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The organization behind President Barack Obama’s two successful
election campaigns will become a nonprofit, using its massive database
of supporters to advocate for the president’s agenda.
Messina, head of what was once called Obama for America, wrote in an
email to supporters that the organization will transform into a
nonprofit called Organizing for Action (OFA). It will be a 501(c)(4),
meaning it is tax exempt as long as it does not directly involve itself
in election activities. OFA will immediately begin advocating for the
president’s second-term agenda, with issues such as gun control and
immigration set to be discussed.
“If we can take the enthusiasm
and passion that people showed throughout the campaign and channel it
into the work ahead of us, we will be unstoppable,” said Messina, who
will be OFA’s national chairman, in the email to supporters.
Carson, director of the Office of Public Engagement at the White House,
will leave the administration to become OFA’s executive director,
according to a report by The Associated Press. The organization’s board
of directors will include several former White House and campaign aides,
including former White House press secretary Robert Gibbs, and top
campaign officials Stephanie Cutter, Jennifer O’Malley-Dillon and
Supporters of the organization hope that this
incarnation of Obama for America will see more use than the post-2008
election version. The organization renamed itself Organizing for America
when Obama first took office, but remained a part of the Democratic
National Committee (DNC). The organization did play a big role in the
fight to pass what would become the Affordable Care Act (ACA). According
to an article dated Oct. 20, 2009 on The Huffington Post,
OFA exceeded its goal of 100,000 calls to lawmakers to encourage them
to support health care reform that day, eventually reaching 300,000
Yet aside from that effort, the administration made
little use of OFA’s extensive database of supporters. For instance, OFA
remained largely silent in 2010 during the debate over whether Bush-era
tax cuts for the wealthy should be extended; many on the left believed
rates on the wealthy should return to Clinton-era levels. All of the
rates were eventually extended for another two years. Rates did return
to those levels for those making more than $400,000 following the recent
fiscal cliff deal.
Messina and the rest of OFA believe things
will be different this time around, as he pledged the organization would
be driven by supporters, and would follow the Obama campaign’s
principles of “respect, empower, and include.” Since the organization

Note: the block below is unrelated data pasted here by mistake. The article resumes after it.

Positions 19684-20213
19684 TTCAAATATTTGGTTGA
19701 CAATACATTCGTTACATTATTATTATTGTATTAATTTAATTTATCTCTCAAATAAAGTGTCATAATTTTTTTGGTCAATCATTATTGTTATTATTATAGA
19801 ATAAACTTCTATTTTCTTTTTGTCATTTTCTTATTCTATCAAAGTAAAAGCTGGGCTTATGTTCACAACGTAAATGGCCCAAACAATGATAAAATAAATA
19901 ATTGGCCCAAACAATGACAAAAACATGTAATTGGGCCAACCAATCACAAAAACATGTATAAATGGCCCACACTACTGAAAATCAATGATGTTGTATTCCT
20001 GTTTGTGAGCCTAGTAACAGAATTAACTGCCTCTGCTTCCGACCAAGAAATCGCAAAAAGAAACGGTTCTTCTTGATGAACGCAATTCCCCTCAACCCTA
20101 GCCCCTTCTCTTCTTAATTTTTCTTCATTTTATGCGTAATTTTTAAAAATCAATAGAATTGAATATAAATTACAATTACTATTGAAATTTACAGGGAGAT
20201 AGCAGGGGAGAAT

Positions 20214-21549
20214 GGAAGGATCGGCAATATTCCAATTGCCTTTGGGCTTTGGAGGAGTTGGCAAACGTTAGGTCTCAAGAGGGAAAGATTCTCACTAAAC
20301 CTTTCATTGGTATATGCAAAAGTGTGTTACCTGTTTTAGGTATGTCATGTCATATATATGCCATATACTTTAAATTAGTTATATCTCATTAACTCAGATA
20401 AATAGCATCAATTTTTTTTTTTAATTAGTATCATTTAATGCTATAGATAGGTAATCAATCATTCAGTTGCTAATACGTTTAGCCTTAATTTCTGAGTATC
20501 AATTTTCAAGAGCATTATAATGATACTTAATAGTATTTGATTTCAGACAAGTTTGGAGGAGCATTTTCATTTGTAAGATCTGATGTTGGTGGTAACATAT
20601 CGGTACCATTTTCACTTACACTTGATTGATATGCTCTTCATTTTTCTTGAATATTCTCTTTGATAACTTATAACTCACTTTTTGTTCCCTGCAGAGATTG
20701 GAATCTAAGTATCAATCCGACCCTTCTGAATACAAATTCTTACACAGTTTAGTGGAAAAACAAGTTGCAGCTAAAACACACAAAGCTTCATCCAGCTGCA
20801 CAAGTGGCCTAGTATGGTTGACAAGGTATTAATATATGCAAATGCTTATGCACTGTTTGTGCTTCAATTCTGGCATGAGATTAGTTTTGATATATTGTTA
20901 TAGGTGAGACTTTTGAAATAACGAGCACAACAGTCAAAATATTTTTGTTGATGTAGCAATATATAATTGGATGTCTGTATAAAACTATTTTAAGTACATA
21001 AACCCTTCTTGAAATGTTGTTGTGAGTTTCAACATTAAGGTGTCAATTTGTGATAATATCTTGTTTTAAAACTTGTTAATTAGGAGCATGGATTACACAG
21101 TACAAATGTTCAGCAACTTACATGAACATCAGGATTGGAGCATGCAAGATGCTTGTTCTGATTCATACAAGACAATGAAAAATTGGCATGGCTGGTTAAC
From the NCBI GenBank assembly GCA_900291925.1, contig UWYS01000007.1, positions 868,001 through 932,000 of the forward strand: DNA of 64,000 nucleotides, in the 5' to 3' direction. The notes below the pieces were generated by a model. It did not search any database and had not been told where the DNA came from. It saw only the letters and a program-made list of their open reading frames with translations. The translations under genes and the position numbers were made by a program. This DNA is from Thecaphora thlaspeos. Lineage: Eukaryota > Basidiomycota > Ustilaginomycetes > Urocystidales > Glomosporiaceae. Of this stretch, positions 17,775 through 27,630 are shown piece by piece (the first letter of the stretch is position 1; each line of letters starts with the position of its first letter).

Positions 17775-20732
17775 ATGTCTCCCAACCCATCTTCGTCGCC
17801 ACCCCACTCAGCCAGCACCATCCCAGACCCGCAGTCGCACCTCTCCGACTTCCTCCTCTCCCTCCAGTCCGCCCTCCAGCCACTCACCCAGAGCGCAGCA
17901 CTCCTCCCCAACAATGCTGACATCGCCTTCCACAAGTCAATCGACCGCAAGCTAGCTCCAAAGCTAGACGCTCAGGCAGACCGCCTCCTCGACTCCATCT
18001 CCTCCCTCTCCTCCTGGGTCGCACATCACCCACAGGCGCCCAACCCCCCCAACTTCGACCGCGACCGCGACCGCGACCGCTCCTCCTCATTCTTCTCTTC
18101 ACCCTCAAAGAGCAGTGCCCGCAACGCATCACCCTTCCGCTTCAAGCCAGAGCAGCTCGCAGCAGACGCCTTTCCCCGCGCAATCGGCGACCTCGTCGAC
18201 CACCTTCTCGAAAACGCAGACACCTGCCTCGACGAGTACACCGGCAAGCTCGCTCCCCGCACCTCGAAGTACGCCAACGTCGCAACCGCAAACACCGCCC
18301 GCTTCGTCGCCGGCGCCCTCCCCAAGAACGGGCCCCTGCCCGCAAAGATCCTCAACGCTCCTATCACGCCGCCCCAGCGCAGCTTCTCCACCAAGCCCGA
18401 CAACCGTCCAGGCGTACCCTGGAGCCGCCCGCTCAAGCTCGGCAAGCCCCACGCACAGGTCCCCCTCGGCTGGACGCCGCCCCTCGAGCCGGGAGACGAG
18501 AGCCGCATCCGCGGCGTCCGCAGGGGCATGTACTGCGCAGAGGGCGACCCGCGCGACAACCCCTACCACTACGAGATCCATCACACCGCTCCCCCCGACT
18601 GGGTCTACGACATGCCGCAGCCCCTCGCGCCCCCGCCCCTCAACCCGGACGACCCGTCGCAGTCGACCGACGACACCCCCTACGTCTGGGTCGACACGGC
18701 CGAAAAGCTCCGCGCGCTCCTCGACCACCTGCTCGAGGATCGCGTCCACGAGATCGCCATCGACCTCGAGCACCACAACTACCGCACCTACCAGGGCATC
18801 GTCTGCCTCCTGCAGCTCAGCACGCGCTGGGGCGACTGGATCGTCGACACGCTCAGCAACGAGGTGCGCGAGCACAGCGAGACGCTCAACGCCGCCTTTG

will be a nonprofit, it will no longer be associated with the DNC.
continue to support the President in creating jobs and growing the
economy from the middle out, and in fighting for issues like immigration
reform, climate change, balanced deficit reduction, and reducing gun
violence,” said Messina.
The switch to a 501(c)(4) organization
puts OFA in the same category as conservative organizations such as
Republican operative Karl Rove’s Crossroads GPS. The President and
Democrats have routinely criticized those organizations for refusing to
disclose its donors. In the announcement, it was revealed that OFA will
accept financial contributions from individuals and corporations, but
will refuse donations from lobbyists or political action committees
A call to OFA to find out whether they plan to release
the names of their highest contributing donors was not immediately
Since the election ended in November, the OFA campaign
list has been used to rally supporters around the president’s original
“fiscal cliff” plan, which called for increases in tax rates for the
wealthiest Americans, and a “balanced” deficit reduction plan that
included a mix of spending cuts and revenue raisers. The campaign
included a Twitter campaign to pressure lawmakers to extend Bush-era tax
cuts on individuals and families making $250,000 or less, using the
hashtag #My2k to inform lawmakers why the tax cut was important to them.
OFA was first created for the presidential election 2008, it was a
groundbreaking development in grassroots organizing. It collected
information from its many backers and, for the first time, linked
supporters together through the Internet. It helped produce record
turnouts for the election, using the data they collected to identify new
voters and ensure they showed up on Election Day.